Daily Market Comment – Brexit the only game in town as markets wait for ECB


Marios Hadjikyriacos, XM Investment Research Desk
  • All eyes on the UK as Boris takes another shot at securing a snap election
  • Dollar little changed after NFP and Powell don’t move the needle – ECB in focus
  • Markets stay in risk-on mood despite soft Chinese trade data

Pound cools before another UK Parliament battle

Never a dull moment in British politics. After a stormy week that saw the government lose its majority and suffer multiple Brexit defeats in Parliament, investors will keep their gaze locked on another crucial vote today, as PM Johnson will have another go at convincing lawmakers to hold a snap election in mid-October.

What lies ahead? Boris will most likely lose the snap election vote today, as he no longer commands a majority in Parliament and opposition parties have been clear they won’t support an election until the UK is given a Brexit extension. That may help to briefly lift the pound, but the overall picture remains gloomy – this doesn’t look like the beginning of a healthy uptrend.

Outside of taking radical actions like declaring a national emergency, Boris has little choice but to ask for an extension and seek a general election after October. After all, he has ‘purged’ several of his own MPs and needs to regain a majority if he is to implement his agenda. His Tory party is also leading opinion polls by a meaningful margin. Therefore, the risk of a chaotic Brexit early next year remains very much alive given the prospect of an election-bolstered Boris government, even if the avoidance of a no-deal exit in October helps to keep the pound afloat for now.

Dollar steady after payrolls data and Powell fail to move the needle

In the economic realm, the greenback was little changed on Friday, as the latest US jobs report and some remarks from Fed Chairman Jay Powell were not enough to make traders reconsider the outlook for monetary policy. Nonfarm payrolls clocked in at 130k, less than the 158k forecast, but this softness was offset by a stronger-than-projected wage growth number. Chair Powell didn’t reveal anything new either, arguing that the Fed is not forecasting a recession, but is still monitoring global risks very carefully.

This was the last appearance by an FOMC official before the September 18 policy meeting. The fact that Powell stuck to the script – not pushing back at all against market expectations for a rate cut in September – implies that such an action is a done deal. Indeed, a quarter-point rate cut is fully priced in. Hence, the most important variable for the dollar in the near term may be how many cuts the officials pencil into their new rate forecasts for the coming years. The market is also now strongly discounting a December quarter-point cut, so the focus may switch to that particular meeting, according to what the Fed’s statement and Powell’s press conference will indicate.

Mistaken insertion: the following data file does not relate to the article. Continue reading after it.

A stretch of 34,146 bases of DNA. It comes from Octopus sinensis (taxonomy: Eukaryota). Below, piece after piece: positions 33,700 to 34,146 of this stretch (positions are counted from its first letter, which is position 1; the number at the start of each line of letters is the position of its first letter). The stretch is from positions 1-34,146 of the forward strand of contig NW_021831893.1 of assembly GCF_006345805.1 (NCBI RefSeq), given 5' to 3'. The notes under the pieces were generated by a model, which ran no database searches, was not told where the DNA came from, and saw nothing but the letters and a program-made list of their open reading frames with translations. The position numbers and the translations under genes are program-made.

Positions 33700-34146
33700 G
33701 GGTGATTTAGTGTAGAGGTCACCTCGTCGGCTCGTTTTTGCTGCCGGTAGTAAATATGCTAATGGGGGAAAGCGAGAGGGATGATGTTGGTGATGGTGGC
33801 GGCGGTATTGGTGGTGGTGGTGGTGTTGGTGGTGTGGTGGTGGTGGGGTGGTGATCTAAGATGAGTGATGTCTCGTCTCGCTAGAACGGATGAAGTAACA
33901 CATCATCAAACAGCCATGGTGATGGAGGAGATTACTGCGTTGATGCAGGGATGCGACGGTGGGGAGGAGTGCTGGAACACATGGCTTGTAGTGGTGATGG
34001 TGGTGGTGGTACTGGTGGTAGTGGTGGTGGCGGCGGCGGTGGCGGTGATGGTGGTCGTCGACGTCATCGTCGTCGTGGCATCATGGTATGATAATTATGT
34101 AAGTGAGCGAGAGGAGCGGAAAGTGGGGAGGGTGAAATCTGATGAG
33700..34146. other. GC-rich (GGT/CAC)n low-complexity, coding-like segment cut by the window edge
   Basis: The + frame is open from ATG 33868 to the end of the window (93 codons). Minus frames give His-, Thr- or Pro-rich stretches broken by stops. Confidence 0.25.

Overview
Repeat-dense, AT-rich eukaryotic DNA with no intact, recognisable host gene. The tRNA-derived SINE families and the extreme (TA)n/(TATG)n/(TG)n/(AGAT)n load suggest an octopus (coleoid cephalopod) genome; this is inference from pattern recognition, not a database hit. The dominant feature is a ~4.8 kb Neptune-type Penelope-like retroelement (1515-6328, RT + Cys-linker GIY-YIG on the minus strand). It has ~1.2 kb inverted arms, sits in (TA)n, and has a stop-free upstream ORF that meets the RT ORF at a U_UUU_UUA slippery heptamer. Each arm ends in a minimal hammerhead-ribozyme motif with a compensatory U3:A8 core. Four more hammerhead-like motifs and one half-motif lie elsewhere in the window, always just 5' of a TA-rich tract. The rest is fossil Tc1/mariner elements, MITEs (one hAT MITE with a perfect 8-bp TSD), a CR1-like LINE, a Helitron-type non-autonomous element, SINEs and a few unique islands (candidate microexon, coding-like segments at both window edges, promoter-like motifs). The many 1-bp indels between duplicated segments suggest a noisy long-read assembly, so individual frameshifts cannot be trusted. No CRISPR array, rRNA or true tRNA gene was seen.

In the more immediate future, the ECB meeting on Thursday could also be pivotal for the dollar. If Draghi manages to muster enough support to deliver a stimulus package that is over and above what investors currently expect, that could push the euro lower, and by extension benefit the greenback.

Risk-on mood dominates on China stimulus pledges

In the broader market, risk appetite has returned on Monday, with Asian stock markets being a sea of green, despite some disappointing trade data out of China over the weekend. Even though exports for August were weaker than expected, Chinese authorities were quick to calm markets by hinting at more monetary stimulus to cushion the tariff-hit economy, via cutting banks’ reserve requirement ratios again.

Elsewhere, the Canadian dollar outperformed on Friday, extending its latest gains, after a blockbuster employment report reinforced the concept that the BoC is unlikely to cut rates any time soon.